Data from: Accurate estimation of substitution rates with neighbour-dependent models in a phylogenetic context
Bérard, Jean; Guéguen, Laurent (2012), Data from: Accurate estimation of substitution rates with neighbour-dependent models in a phylogenetic context, Dryad, Dataset, https://doi.org/10.5061/dryad.5vp21b10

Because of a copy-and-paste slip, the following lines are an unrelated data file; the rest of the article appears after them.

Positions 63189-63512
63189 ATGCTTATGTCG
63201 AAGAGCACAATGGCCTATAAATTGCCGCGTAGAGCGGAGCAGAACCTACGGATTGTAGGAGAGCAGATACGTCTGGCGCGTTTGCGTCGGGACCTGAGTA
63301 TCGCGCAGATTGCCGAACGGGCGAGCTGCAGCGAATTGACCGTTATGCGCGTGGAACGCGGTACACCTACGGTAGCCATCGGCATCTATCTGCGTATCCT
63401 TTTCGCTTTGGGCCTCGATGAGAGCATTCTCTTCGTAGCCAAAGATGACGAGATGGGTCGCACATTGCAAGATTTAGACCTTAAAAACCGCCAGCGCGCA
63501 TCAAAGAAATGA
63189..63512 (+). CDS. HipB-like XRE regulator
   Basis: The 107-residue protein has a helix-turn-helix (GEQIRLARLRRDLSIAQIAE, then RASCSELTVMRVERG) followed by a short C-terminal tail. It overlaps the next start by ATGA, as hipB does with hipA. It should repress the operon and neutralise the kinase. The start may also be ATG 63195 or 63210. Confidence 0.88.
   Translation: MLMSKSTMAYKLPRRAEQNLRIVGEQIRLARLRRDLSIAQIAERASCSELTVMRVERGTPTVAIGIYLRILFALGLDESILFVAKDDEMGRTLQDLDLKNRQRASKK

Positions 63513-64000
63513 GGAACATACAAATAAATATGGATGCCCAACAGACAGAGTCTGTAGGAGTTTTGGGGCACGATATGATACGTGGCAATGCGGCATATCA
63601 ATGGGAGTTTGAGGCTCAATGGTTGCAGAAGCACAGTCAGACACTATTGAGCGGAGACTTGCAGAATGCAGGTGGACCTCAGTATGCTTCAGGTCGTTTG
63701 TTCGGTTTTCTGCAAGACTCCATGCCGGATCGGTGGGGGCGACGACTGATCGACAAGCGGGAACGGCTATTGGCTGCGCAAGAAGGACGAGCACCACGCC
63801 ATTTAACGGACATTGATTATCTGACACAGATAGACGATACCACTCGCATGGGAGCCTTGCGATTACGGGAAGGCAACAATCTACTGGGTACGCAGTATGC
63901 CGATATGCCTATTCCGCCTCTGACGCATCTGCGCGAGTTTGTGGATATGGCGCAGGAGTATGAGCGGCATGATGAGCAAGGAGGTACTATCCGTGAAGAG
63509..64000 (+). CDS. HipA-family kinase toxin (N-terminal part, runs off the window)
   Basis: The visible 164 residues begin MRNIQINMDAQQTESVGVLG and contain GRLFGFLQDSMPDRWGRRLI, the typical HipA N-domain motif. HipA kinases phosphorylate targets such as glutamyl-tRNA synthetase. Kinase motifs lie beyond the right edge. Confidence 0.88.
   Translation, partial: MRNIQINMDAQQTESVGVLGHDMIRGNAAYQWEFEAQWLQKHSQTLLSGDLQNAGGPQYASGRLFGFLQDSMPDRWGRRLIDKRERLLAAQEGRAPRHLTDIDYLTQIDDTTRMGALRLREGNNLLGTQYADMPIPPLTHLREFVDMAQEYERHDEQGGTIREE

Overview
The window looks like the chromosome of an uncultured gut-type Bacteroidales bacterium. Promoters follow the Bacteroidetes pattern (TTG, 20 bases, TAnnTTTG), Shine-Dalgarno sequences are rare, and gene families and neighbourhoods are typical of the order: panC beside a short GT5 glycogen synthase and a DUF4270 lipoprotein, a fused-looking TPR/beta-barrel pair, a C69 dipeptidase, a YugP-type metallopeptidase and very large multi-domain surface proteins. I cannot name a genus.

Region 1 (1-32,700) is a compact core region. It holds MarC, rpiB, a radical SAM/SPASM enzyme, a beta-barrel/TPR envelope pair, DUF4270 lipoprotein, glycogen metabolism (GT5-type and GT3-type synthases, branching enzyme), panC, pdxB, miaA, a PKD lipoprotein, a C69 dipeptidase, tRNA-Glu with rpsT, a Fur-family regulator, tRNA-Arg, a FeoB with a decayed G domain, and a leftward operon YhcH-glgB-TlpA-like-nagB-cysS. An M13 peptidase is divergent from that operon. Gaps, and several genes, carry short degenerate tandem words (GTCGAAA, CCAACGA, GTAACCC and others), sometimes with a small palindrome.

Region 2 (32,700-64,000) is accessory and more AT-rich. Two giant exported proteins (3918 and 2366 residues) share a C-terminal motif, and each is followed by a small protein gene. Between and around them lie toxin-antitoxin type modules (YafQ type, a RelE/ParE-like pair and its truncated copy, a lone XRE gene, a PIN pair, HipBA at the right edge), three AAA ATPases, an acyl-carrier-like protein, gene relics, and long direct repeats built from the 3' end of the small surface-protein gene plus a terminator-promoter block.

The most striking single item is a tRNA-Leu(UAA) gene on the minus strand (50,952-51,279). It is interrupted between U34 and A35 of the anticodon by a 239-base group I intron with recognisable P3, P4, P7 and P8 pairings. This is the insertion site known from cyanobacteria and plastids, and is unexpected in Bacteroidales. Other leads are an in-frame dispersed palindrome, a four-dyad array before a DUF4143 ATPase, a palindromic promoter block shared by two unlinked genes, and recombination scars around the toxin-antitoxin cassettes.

Most models and algorithms developed to perform statistical inference from DNA data make the assumption that substitution processes affecting distinct nucleotide sites are stochastically independent. This assumption ensures both mathematical and computational tractability, but is in disagreement with observed data in many situations -- one well-known example being CpG dinucleotide hypermutability in mammalian genomes. In this paper, we consider the class of RN95+YpR substitution models, which allows neighbour-dependent effects -- including CpG hypermutability -- to be taken into account, through transitions between pyrimidine-purine dinucleotides. We show that it is possible to adapt inference methods originally developed under the assumption of independence between sites to RN95+YpR models, using a mathematically rigorous framework provided by specific structural properties of this class of models. We assess how efficient this approach is at inferring the CpG hypermutability rate from aligned DNA sequences. The method is tested on simulated data and compared against several alternatives; the results suggest that it delivers a high degree of accuracy at a low computational cost. We then apply our method to an alignment of ten DNA sequences from primate species. Model comparisons within the RN95+YpR class show the importance of taking into account neighbour-dependent effects. An application of the method to the detection of hypomethylated islands is discussed.